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Fiscal crisis class war fantasy or unemployment crisis reality?


Image: Davidd / Flickr

There is a U.S. unemployment crisis that no one is doing anything about that. There is no fiscal crisis …

Rather than suffering from an imminent fiscal crisis, the ratio interest payments to GDP is near a post-war low.

… but the Republicans and Democrats are using that lie, that fantasy, to continue high and higher unemployment, to pillage Social Security and Medicare, and to pursue their main goal, the prime directive of the upper class: redistribute the economy’s wealth to the 1%.

Read Dean Baker and once again weep. How can the Washington Post write the following, in its lead editorial:

“THE BIGGEST CHALLENGE for the next president will be putting the nation’s long-term finances on sounder footing. The failure to do so is the biggest shortcoming of President Obama’s first term.” [capitalization in original]

All-caps, yeah right. This is a class warfare editorial of the most obvious and aggressive sort. Baker responds with faux naivete:

people who had access to data on the labor market would have to believe that the fact that tens of millions of people are still unemployed or underemployed in the biggest failure of President Obama’s first term. These people and their families are seeing their lives ruined.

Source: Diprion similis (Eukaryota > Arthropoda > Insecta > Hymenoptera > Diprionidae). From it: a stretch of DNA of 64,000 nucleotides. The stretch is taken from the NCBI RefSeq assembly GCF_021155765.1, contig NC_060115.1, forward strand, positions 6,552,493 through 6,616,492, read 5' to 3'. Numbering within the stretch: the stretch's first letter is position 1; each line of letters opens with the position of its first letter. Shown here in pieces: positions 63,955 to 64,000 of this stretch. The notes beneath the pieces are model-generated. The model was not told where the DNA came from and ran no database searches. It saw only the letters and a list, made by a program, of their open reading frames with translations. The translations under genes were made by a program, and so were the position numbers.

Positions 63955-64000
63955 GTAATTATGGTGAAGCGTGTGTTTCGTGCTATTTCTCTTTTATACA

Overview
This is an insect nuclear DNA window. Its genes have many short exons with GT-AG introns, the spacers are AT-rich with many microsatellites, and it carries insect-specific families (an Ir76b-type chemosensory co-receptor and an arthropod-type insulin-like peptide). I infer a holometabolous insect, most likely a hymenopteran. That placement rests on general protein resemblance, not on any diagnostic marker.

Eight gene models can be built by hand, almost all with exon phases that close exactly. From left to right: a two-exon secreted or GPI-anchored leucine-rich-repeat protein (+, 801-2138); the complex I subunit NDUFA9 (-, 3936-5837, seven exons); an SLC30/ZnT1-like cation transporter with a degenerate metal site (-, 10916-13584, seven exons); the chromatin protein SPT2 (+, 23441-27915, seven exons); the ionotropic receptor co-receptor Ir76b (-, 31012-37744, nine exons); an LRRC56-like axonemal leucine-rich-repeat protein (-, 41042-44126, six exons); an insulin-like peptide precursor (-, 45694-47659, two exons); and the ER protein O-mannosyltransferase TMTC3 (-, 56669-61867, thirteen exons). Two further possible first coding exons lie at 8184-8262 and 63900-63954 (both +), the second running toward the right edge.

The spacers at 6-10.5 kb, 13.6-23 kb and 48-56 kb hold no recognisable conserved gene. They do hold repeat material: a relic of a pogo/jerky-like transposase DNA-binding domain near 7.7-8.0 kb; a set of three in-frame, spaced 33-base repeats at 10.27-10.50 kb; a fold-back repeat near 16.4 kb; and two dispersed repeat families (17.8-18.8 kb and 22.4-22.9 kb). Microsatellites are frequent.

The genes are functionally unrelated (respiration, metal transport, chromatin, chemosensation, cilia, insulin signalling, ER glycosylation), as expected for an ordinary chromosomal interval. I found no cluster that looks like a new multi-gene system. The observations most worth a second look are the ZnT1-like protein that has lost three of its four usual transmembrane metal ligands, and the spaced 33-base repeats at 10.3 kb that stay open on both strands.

The worst part is that the devastation they are suffering is not due to their own failings. Its due to the incompetence of people with names like Alan Greenspan, Ben Bernanke and Robert Rubin and the people who have the opportunity to express themselves in major media outlets like the Washington Post. This disaster would have been 100 percent preventable, if anyone in a position of authority had been able to recognize an $8 trillion housing bubble and understand that its collapse would have a devastating impact on the economy.

Which gets us back to the layers of tragedy. Not only is the real economic crisis ignored and class warfare fantasy put in its place, but no one is allowed to point that out in a major news source. A further layer is that both major political parties are selling the fantasy and ignoring the real economic crisis. As Serge Halimi writes,

Bad, or worse?

Once again, with a political system operating for the benefit of two parties falling over each other to grant favours to the business community, millions of Americans disenchanted with Obama’s weakness will still be forced to vote for him. So they will resign themselves and make the usual choice offered in the US, that between bad and worse.

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